Three and a half reasons to stop calling yourself a social entrepreneur
Last October I wrote an article for GOOD titled, “Why Social Ventures Are More Popular Than Ever,” summarizing six key trends driving continued growth. During my research for this piece, I became more than mildly obsessed with finding data to confirm my thesis -- that there has, indeed, been an increase in the number of social ventures and/or social entrepreneurs over the last several years.
I spent days conducting creative Google searches, I read dozens of articles that confidently spoke of growth without providing solid reference, I emailed the go-to organizations working within the social innovation space and, in a moment of sheer desperation, I even turned to Siri for help (no dice).
I was excited to hear back from a Program Coordinator at Skoll Foundation and an Executive Director at Case at Duke, but both said they were sorry and didn’t have the data I was looking for. I was in shock.
Having spent over a decade conducting market research, this lack of data to support such a widely accepted belief struck me as a missed opportunity. I ended up using a statistic from LinkedIn, showing a 41 percent annualized increase in “Social Ventures” within self-reported Skills & Experience.
After my article posted I continued to discuss my shock with my entrepreneurial friends, brainstorming ways we might be able to commission our own study as a way to demonstrate thought leadership while generating additional income to invest in our startups. A former colleague later alerted me to something called the Great Social Enterprise Census, which is attempting to collect self-reported data on a broad scale.
But as the months have passed my passion for measuring the growth in social ventures has faded, remaining focused on my company while continuing to write, and I’ve even stopped referring to myself a social entrepreneur. You should too, and here are 3 ½ reasons why:
1. It will become irrelevant.
Most, if not every, business will integrate social values into their mission statement in the near future – if not be desire, than by force. Forty-eight percent of S&P 500 companies already report on non-financial environmental and social performance indicators, and two-thirds of mid-sized companies are establishing or enhancing their corporate social responsibility programs. The majority of Americans now believe climate change is happening and that corporations should be doing more to address the issue. Eighty-four percent of consumers say greater visibility into social responsibility efforts increase their trust in a company. This is happening, people.
2. It’s confusing to those not already engaged.
Anyone that’s referred to him or herself as a social entrepreneur has most likely witnessed eyes glazing over and/or confused facial expressions. Take it from someone with an MBA in sustainability; anything that requires a second sentence to clarify what the hell you’re talking about indicates a communication problem. Adding to the challenge is the fact that the definitions of social ventures continue to blur, as non-profits integrate revenue streams and established companies integrate social and environmental values into their mission statements. Which brings us back to reason No. 1.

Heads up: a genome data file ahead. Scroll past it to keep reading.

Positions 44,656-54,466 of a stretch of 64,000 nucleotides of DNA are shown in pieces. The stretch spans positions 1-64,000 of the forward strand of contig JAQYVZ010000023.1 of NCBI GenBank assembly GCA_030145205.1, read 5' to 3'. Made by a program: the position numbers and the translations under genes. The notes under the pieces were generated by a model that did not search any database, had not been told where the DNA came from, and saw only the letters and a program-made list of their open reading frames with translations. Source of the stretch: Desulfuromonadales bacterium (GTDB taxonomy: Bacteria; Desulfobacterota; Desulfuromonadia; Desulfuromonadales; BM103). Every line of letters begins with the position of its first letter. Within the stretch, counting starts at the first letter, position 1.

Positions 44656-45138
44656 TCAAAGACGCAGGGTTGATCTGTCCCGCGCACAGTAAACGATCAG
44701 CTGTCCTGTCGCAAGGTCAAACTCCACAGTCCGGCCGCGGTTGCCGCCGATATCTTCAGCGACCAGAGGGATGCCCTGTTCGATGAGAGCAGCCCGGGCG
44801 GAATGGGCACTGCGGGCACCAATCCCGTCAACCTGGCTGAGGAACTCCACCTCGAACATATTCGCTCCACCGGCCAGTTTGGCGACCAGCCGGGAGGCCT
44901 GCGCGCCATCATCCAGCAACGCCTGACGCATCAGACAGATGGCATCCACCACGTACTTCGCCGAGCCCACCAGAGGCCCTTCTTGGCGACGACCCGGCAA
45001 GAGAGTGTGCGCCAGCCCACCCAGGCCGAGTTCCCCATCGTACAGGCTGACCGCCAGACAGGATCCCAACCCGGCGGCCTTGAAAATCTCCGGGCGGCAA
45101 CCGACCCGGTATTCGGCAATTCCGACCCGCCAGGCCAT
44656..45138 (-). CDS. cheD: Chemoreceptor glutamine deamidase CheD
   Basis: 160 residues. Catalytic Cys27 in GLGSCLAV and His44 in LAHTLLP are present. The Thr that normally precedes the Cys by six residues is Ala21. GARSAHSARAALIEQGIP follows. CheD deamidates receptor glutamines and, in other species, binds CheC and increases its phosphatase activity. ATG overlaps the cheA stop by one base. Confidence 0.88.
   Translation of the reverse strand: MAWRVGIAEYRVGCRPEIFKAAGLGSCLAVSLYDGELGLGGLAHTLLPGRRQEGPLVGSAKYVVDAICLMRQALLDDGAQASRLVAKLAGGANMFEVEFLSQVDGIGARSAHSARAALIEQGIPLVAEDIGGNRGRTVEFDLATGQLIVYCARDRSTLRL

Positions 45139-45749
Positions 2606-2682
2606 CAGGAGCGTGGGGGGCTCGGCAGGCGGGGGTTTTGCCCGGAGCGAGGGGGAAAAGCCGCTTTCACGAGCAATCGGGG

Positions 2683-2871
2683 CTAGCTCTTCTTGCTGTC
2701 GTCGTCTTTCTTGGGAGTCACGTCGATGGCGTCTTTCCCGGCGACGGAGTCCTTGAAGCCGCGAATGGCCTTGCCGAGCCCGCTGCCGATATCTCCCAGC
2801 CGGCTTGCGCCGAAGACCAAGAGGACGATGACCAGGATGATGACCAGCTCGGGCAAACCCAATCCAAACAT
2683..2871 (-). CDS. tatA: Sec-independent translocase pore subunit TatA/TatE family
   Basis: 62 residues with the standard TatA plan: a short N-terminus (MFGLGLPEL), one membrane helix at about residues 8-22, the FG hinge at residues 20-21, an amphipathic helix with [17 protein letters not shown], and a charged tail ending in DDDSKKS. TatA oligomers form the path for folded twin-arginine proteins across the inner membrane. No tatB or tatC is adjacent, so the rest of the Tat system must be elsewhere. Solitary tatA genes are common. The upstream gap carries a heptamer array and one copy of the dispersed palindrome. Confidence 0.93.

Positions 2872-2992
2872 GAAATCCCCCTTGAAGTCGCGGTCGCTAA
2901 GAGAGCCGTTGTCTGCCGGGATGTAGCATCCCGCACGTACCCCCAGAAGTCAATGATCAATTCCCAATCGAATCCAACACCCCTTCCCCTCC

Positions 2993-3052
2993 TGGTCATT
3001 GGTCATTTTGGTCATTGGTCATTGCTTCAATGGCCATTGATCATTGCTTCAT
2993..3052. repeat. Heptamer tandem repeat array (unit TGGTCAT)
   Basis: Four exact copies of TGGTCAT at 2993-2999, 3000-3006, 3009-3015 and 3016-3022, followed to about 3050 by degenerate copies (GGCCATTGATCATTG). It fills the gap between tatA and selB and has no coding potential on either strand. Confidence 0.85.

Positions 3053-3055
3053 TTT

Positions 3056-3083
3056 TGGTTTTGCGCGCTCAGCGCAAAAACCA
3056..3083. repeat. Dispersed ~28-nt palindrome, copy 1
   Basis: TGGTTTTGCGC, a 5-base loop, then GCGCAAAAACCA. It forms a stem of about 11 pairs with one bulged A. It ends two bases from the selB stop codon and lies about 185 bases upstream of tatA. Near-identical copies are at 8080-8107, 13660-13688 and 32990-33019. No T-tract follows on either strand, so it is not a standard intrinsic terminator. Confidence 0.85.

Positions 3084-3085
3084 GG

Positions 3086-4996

3. Financial sustainability has to come first.
My company AMP can be most succinctly described as Yelp for sustainability resources -- we organize the best peer-reviewed links, media and documents for sustainability students, professionals and social entrepreneurs. Similar to DocStoc, we have a marketplace for content, where users can upload documents they’ve created, set a price, and retain eighty percent of every exchange. This business model requires both “sellers” interested in showcasing their contribution to the sustainability and giving back, and “buyers” seeking the best content to help them further social and environmental efforts from within their organizations.
We believe this business model will work, and result in dramatically reducing duplicated efforts at a time when progress is desperately needed. But it’s one of the key things we’ll be testing during the beta release of our site -- because if AMP isn’t able to financially sustain its operations, we won’t achieve our vision of enabling scalable impact. The money piece has to come first.
3 ½. You know you’re a good person.
I understand how tempting it is to tell people about the good work you’re doing -- you’re passionate about making a positive difference and changing the status quo so that “business as usual” includes a triple bottom line perspective (i.e., people + profit + planet). But leading with this information can, from what I’ve observed, create unintentional resistance -- because it implies everyone else in the business sector isn’t doing work that promotes social good. Defensiveness packaged as devil's advocate arguments ensues, forcing you to spend the next 15 minutes trying to find common ground and demonstrate humility.
Saying you’re simply an “entrepreneur” will allow those interested in learning more about you to hear the “social” piece you’re so excited about, ensuring you focus your energy on those who are receptive, and continue creating a growing circle of support and inspiration in your life.